The wheels kept rolling as more and more people left behind the sea breeze of Mumbai, heading north. As the needs of the migrants evolved so too did Jeevan Rath, with version 2.0 aiming to not only provide relief to those already on the move but to help more people travel safely. To connect with people needing help a functional virtual call centre was established by RISE Infinity Foundation, UNICEF partner and the Secretariat of Jeevan Rath. It was up and running quickly with three shifts of four people to easily handle the more than 500 calls a day.

A rush of calls started to come in as some trains were cancelled and many people were left stranded. Jeevan Rath connected with the team of Bollywood actor Sonu Sood who organized a bus to Uttar Pradesh, while United Way Mumbai organized insurance and cash transfers for the journey. In just one example of the many safe journeys, 29 passengers including 11 children are now safe at home with their families in Uttar Pradesh after a 14 day quarantine.

After 100 days of Jeevan Rath, some 67,000 people had registered via the call centre for transport assistance and 94.2 per cent have reached, with the others either on the way or waiting to travel. Most people on the move worked in construction, industrial labour or were students. The platform supported more than 30,000 people on move to travel by  networking with NGO alliances MTSN, IGSS, SWAN and CoaST.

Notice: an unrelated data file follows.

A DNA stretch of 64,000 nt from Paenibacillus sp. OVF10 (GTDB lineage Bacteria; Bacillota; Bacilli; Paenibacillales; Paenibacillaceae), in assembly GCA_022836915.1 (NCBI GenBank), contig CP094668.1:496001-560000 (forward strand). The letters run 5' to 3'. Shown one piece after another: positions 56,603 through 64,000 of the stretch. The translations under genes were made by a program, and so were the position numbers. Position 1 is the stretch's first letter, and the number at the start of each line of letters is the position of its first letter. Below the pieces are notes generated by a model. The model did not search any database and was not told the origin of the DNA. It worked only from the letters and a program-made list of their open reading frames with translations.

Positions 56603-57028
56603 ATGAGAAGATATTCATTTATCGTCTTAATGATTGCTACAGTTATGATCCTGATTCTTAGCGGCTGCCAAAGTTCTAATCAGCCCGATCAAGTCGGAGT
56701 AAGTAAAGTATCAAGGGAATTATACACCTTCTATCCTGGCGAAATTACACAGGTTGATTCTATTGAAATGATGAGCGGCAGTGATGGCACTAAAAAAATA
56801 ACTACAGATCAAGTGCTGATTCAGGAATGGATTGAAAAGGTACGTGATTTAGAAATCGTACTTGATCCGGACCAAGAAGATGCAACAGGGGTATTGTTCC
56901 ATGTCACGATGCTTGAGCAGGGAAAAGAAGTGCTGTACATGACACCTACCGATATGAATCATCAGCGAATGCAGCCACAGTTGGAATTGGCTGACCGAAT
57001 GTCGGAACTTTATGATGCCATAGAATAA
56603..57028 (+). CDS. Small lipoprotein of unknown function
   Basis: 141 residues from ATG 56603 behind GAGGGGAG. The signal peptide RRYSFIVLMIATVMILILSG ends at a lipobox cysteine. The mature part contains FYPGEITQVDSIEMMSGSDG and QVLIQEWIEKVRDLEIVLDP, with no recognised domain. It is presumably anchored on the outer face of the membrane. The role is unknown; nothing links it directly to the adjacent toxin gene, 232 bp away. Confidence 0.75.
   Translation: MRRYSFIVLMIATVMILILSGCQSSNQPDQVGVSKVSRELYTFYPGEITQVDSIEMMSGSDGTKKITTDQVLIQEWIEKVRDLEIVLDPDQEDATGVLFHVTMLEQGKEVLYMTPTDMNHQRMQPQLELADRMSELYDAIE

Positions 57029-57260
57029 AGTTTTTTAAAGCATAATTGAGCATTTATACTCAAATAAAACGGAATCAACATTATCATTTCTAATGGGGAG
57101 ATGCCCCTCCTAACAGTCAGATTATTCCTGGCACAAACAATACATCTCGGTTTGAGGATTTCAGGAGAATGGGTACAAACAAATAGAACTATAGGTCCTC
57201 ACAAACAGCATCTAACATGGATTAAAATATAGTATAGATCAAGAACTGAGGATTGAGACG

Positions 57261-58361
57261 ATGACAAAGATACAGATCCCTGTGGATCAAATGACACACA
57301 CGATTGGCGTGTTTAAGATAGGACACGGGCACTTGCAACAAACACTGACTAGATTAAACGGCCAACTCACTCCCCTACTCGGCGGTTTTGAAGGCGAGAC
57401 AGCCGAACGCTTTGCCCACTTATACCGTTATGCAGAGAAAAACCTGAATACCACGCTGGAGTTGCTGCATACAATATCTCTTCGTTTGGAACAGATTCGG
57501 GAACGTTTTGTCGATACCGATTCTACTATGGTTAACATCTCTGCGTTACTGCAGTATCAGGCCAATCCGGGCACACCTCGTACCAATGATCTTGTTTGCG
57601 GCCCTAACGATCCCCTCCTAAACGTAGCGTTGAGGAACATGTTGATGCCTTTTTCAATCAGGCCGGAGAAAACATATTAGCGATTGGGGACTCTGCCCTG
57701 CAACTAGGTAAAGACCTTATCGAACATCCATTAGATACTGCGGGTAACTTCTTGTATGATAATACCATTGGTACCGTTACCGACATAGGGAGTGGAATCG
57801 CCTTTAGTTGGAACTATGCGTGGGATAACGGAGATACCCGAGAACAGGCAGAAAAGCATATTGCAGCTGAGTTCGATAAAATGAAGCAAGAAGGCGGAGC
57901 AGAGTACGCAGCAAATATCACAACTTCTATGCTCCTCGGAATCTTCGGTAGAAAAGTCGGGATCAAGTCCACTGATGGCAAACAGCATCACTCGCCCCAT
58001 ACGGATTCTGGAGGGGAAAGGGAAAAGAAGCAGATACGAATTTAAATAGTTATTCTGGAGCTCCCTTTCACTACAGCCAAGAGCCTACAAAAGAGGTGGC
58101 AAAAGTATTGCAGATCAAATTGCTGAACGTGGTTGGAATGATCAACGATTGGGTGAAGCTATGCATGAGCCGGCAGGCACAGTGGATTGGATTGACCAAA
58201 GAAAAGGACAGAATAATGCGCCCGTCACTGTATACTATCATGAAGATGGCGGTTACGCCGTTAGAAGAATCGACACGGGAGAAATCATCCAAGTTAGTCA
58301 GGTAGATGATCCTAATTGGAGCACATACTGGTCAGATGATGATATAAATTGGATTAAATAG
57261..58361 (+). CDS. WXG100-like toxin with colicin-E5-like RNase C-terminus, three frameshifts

A man carrying a baby stands in front of a bus waiting to board with other men and women wearing masks.
Jeevan Rath India Water Portal
Workers and families from Chhattisgarh prepare to board a bus home.

A call came in via the phone of a security guard at a construction site. Workers from Chhattisgarh state hadn’t received their wages and their employer wasn’t allowing them to leave for their home villages. The workers were all worried about their families, especially children, back in their village. Jeevan Rath volunteers lodged a complaint with authorities and the employer paid the wages. Jeevan Rath then arranged a bus to take the workers to the border with Chhattisgarh, while a lawyers collective paid for train tickets to their final destinations.